5 alternative ways to earn college credits
At a glance
- Alternative credits are popular options to earn college credits without attending a class. Coupled with transfer credits, they can help save time and money toward a degree.
- Work and life experience, like on-the-job training and even raising a child, can sometimes be applied toward college credits.
- Additional ways to save time and money on education include fixed tuition rates and competency-based education offerings.
- University of Phoenix offers many alternative and transfer credit options. To learn more, visit www.phoenix.edu/admissions/transfer_information/transfer-guides.
Alternative ways to earn college credit
It’s no secret that higher education is an investment of time and money. Fortunately, there are alternative ways to earn college credits in the form of alternative and transfer credits, prior learning assessment and competency-based education.
These options often build on what you already know to ensure that you have a well-rounded education by the time you graduate. And while these terms may sound like a foreign language, they’re key players that can help save you time and money during your academic journey.
Read on to find out what kind of previous educational experiences – and even life experiences – can be applied toward a degree to help fast-track your education.
Alternative credits allow students to earn college credit without having to sit in a traditional classroom. The best part? Students can apply alternative credits to their degree program in a variety of ways. And as with PLA, it’s best to start the process of earning alternative credits at the beginning of your program.
Devin Andrews, vice president of admissions and evaluation at University of Phoenix, says a popular approach is standardized testing. This is done through national testing programs such as CLEP, DSST and AP, which students can prepare for and take to demonstrate their skills of specific subjects and earn alternative credit.
Additionally, alternative credit providers, such as Study.com, have become popular as well, according to Andrews. These providers offer short, self-paced curriculum with built-in assessments, often through a subscription model. Instead of testing, students can complete multiple courses to earn alternative credits.
Transfer credits are the course credit you’ve earned at another qualified institution of higher learning. This is most commonly done after a student takes courses at a two-year community college and enrolls in a four-year university. If accepted, a student might be able to apply already-earned credits to their degree by transferring them from one institution to another.
After receiving a student’s academic transcript and request to transfer credits, an institution determines how to best apply those credits based on its academic policies. These transfer credit agreements can help students transition from an associate degree to a bachelor’s degree, for instance.
According to Andrews, some of the most common transfer credits students apply tend to be general education.
“It is most common for students to transfer general education coursework in social sciences, science and technology. English composition and communication arts are common too,” she said. “This makes sense. Courses in these areas tend to be common within the first year or two of programs at community colleges and universities.”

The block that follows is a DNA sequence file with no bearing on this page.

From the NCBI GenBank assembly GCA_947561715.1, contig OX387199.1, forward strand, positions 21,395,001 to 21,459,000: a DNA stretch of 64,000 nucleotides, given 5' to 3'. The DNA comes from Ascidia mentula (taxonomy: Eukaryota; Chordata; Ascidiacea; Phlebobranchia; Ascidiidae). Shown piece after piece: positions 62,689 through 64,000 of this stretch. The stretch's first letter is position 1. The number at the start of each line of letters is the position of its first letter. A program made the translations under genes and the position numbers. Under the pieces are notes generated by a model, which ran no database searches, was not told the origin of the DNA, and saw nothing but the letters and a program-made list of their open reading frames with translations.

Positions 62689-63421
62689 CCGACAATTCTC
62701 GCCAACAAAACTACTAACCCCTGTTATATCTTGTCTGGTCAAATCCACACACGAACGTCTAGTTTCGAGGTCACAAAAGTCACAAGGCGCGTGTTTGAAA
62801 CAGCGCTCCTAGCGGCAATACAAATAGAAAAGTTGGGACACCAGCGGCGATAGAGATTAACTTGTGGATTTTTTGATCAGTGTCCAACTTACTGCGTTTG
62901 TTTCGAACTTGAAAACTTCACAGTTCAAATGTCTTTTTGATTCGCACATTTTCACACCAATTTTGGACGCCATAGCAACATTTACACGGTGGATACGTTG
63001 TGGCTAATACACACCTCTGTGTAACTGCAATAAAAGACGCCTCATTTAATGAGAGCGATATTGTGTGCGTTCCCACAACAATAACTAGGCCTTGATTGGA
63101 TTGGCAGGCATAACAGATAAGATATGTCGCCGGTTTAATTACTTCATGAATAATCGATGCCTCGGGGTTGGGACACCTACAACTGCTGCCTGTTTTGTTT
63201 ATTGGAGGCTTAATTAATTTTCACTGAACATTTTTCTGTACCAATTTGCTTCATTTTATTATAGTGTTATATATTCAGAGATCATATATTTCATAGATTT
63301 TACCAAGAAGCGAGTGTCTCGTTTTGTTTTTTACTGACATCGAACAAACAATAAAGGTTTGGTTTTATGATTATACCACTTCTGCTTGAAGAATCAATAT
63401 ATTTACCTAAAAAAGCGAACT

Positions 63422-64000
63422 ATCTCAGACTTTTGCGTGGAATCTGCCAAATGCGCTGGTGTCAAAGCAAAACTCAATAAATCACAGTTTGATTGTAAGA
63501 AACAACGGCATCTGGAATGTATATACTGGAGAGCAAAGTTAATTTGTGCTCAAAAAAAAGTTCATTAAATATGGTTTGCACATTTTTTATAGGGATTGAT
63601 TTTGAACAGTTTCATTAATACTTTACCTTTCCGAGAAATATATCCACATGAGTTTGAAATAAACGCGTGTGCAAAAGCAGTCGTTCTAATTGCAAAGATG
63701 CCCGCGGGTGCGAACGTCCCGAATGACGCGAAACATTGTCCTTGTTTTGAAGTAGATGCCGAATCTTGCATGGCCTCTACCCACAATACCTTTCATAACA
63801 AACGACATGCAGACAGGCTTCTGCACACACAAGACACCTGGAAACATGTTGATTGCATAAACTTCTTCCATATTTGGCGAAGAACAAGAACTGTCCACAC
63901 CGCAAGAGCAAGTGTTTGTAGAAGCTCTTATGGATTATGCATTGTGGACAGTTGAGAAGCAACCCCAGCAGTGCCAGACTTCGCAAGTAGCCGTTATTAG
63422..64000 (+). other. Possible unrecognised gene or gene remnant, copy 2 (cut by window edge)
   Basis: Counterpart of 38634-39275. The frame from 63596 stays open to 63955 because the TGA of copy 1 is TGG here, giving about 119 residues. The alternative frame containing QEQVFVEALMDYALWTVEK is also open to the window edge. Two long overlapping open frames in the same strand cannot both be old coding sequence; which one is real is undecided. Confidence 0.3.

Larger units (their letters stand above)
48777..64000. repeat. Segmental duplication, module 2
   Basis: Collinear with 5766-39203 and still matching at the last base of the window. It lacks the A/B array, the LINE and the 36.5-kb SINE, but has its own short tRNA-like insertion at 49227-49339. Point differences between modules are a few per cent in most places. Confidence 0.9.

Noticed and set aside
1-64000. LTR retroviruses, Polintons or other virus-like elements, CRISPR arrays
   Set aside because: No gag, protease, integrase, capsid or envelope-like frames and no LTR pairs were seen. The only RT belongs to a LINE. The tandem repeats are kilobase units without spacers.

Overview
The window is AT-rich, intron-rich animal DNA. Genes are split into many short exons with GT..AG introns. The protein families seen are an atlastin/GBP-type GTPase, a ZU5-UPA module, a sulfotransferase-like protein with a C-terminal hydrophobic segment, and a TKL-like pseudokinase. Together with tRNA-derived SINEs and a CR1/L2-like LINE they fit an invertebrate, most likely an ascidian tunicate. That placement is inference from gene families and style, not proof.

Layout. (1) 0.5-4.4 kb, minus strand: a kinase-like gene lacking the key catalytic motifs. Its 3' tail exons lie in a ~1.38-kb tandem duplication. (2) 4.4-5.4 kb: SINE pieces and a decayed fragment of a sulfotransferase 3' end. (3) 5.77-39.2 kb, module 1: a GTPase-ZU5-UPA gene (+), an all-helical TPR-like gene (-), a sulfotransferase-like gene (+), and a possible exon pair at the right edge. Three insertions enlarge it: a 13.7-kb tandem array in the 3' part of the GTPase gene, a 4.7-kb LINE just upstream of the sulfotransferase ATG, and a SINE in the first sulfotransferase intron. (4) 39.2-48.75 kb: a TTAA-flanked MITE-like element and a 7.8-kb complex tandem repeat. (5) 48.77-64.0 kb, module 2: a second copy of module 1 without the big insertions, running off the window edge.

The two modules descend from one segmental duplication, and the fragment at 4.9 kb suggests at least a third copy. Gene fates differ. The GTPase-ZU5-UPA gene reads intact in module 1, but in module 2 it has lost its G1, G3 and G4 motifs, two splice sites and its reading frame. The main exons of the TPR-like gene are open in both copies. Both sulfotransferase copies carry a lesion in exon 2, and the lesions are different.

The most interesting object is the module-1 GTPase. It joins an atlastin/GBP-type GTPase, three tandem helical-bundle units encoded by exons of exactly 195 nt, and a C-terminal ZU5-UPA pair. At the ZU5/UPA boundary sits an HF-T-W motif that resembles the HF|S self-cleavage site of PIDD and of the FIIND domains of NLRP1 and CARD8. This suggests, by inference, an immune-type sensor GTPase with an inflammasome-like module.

Credit for work and life experience
You may be wondering if your work and life experience can also count toward college credit. The short answer is yes.
For instance, at University of Phoenix (UOPX) students can participate in Prior Learning Assessment (PLA) to find out if the learning they’ve gained from work and life can be applied as college credits toward their degree program. These experiences may include previous professional certificates, on-the-job training and even raising a child.
Andrews says, “PLA is a risk-free process for students, as UOPX does not charge any fees to have prior learning evaluated.” She continues, “We believe in removing barriers for our students and giving them the credit they deserve.”
PLA can involve journaling about your experience, which some people may find intimidating. But the payoff can make it worth it. On average, 55% of UOPX students who took advantage of the program were awarded credits. Plus, for every 3 credits you earn through PLA you can save almost $1,200 and graduate 5 weeks faster!
However, Andrews reminds students that not every institution offers PLA as a way to earn college credits. And when they do, there’s often a fee attached. She adds, “If a student has a lot of work or life experience, they should consider whether PLA is available and how much it will cost when enrolling in an institution.”
If you do choose to apply for PLA, do it at the beginning of your college journey. That way, you can potentially bypass some of the general education courses you need to graduate.
How college transfer credits work
Not all coursework in which you received a passing grade can count toward every university or every university’s degree program. Before going through the process, you should look closely at your new school’s current transfer policies (these can include application requirements) as well as which courses your new school offers. It’s worth making sure that your past coursework and your current educational goals align.
Once you’ve determined that your current educational institution might accept transfer credits for your previous coursework, you’ll want to contact the school. Inform the admissions office of your situation. Ask them for help to determine which, if any, previous credits can apply toward your degree program.
Afterward, you may need to request transcripts from any and all previous institutions of higher learning that you’ve attended. Keep in touch with your current or future school during the process. They will make sure the transferring of past coursework for credit is proceeding smoothly.
Will my college credits transfer?
Ultimately, the final word on whether your college credits can be applied toward your degree goes to your institution.